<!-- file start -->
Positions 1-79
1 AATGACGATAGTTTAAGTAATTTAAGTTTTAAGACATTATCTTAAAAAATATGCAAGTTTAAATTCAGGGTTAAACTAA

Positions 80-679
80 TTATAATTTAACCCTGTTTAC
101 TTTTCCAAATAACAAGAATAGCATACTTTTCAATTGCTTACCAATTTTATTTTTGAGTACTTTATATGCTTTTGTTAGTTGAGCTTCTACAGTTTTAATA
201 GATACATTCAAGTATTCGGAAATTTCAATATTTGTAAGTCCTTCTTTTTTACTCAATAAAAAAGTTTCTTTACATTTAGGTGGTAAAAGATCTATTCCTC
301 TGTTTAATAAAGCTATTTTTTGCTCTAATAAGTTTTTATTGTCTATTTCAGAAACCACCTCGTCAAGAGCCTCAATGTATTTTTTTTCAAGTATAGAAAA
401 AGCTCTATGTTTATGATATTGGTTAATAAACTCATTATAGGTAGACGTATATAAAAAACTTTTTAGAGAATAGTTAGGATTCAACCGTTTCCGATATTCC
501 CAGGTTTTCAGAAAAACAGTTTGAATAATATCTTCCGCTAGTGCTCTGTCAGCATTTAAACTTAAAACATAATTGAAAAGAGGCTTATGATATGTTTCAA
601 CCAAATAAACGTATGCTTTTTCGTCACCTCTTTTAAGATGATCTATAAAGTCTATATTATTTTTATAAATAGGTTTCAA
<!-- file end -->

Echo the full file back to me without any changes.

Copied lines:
Positions 1-79
1 AATGACGATAGTTTAAGTAATTTAAGTTTTAAGACATTATCTTAAAAAATATGCAAGTTTAAATTCAGGGTTAAACTAA

Positions 80-679
80 TTATAATTTAACCCTGTTTAC
101 TTTTCCAAATAACAAGAATAGCATACTTTTCAATTGCTTACCAATTTTATTTTTGAGTACTTTATATGCTTTTGTTAGTTGAGCTTCTACAGTTTTAATA
201 GATACATTCAAGTATTCGGAAATTTCAATATTTGTAAGTCCTTCTTTTTTACTCAATAAAAAAGTTTCTTTACATTTAGGTGGTAAAAGATCTATTCCTC
301 TGTTTAATAAAGCTATTTTTTGCTCTAATAAGTTTTTATTGTCTATTTCAGAAACCACCTCGTCAAGAGCCTCAATGTATTTTTTTTCAAGTATAGAAAA
401 AGCTCTATGTTTATGATATTGGTTAATAAACTCATTATAGGTAGACGTATATAAAAAACTTTTTAGAGAATAGTTAGGATTCAACCGTTTCCGATATTCC
501 CAGGTTTTCAGAAAAACAGTTTGAATAATATCTTCCGCTAGTGCTCTGTCAGCATTTAAACTTAAAACATAATTGAAAAGAGGCTTATGATATGTTTCAA
601 CCAAATAAACGTATGCTTTTTCGTCACCTCTTTTAAGATGATCTATAAAGTCTATATTATTTTTATAAATAGGTTTCAA